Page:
For both for-profit and not-for-profit organizations, governance of executive compensation and directors’ salaries can present major challenges. Disclosure practices may be scrutinized or subjected to ever-increasing requirements. Across the board, organizations need a clearly defined mission and vision that translates into concrete goals for measuring executive compensation and board of directors’ pay.

Effective governance is clearly the answer to resolving the pay-for-performance challenge. Each member of a board of directors owes a fiduciary duty to establish a compensation strategy that does not include excessive board compensation. The test of viability is the board’s ability to translate that strategy into performance metrics for executive and director compensation.

Executive compensation governance:

  • Should be based on established and clearly documented performance-based metrics
  • Executive compensation programs must provide reasonable and competitive rewards based on performance

Director compensation governance:

  • Director compensation may be in the form of annual retainer
  • Like executive compensation, should be based on established and clearly documented performance-based metrics

Director Compensation

For any public organization, transparent disclosure of executive and director compensation is an essential component of good governance. In order to demonstrate accountability to stakeholders, organizations must employ disclosure practices that clarify and publically make known the roles and responsibilities of board and management with regard to director’s salaries.

They must also implement procedures to independently verify and safeguard the integrity of the company's financial reporting - including board compensation reports. Disclosure of material matters concerning the organization should be timely and balanced to ensure that all investors have access to clear, factual information.

Further reading - the Canadian Coalition for Good Governance (www.ccgg.ca)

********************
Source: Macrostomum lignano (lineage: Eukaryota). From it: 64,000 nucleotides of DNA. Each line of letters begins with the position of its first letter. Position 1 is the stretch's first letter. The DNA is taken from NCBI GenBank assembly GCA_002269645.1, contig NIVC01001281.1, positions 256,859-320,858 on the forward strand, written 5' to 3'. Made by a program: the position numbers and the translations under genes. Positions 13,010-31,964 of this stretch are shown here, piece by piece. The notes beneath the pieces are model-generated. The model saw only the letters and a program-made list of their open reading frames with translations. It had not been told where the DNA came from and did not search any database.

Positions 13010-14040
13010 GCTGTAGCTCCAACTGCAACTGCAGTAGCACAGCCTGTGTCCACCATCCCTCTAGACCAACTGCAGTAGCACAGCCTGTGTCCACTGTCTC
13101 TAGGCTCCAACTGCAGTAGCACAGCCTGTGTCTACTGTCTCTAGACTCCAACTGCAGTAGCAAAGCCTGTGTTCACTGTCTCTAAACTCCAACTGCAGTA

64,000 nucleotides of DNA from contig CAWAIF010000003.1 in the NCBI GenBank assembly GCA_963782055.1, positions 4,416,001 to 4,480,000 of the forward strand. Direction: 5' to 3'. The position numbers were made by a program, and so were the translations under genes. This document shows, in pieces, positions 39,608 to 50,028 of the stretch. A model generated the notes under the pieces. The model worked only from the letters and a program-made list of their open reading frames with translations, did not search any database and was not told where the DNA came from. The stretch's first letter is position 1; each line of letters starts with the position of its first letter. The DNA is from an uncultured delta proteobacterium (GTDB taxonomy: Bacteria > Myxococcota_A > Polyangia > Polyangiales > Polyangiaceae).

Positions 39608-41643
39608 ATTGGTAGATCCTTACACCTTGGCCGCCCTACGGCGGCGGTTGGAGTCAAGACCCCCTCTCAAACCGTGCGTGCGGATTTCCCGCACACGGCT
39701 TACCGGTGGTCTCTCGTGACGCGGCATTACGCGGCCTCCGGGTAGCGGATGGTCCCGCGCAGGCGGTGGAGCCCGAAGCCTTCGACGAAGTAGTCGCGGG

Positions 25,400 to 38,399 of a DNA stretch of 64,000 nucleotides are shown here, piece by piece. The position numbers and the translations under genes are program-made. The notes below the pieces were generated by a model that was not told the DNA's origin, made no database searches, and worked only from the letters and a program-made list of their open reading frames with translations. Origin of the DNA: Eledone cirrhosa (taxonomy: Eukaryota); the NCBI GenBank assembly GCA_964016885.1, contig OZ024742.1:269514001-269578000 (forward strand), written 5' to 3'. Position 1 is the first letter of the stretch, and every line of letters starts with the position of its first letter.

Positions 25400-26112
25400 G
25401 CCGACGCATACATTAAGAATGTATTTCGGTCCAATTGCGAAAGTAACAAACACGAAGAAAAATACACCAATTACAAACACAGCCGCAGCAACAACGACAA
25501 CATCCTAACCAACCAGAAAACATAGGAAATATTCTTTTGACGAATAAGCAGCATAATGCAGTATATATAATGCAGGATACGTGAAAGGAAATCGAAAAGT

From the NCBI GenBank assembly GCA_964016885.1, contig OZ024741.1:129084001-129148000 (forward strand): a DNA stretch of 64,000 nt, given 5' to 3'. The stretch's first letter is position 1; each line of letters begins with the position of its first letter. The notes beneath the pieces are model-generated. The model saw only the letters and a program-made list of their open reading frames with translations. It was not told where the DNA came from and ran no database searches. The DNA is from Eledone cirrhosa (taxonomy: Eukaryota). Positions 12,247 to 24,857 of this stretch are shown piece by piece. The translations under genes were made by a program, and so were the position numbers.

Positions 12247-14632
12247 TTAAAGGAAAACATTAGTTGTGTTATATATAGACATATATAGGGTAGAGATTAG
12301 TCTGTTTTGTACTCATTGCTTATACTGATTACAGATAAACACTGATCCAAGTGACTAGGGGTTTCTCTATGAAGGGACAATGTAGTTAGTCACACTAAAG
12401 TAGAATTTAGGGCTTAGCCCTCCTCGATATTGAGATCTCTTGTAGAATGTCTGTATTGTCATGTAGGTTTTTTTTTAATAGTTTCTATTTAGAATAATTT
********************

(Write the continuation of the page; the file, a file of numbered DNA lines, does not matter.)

In 2011 the Canadian Coalition for Good Governance released a set of principles for director compensation.

According to the principles:

  1. Director compensation should not be so high as to potentially compromise the independence of directors
  2. Compensation should reflect expertise and a director's actual time commitment to the board
  3. Director Compensation should vary for different roles
  4. Boards should consider requiring a minimum shareholding for directors, and encourage investment beyond the minimum
  5. Boards should minimize the complexity of director compensation structures
  6. Directors should consider periodically seeking approval for directors' compensation from shareholders.

Executive Compensation, what must companies disclose?

  • Any significant change to executive compensation policy the company plans to make in the next financial year
  • Whether or not officers or directors are permitted to hedge against declines in market value of equity securities received as part of executive compensation
  • The aggregate value of vested share-based awards that have not yet been paid
  • Information regarding how executive compensation decisions are made and how executive and director compensation relates to governance of the company

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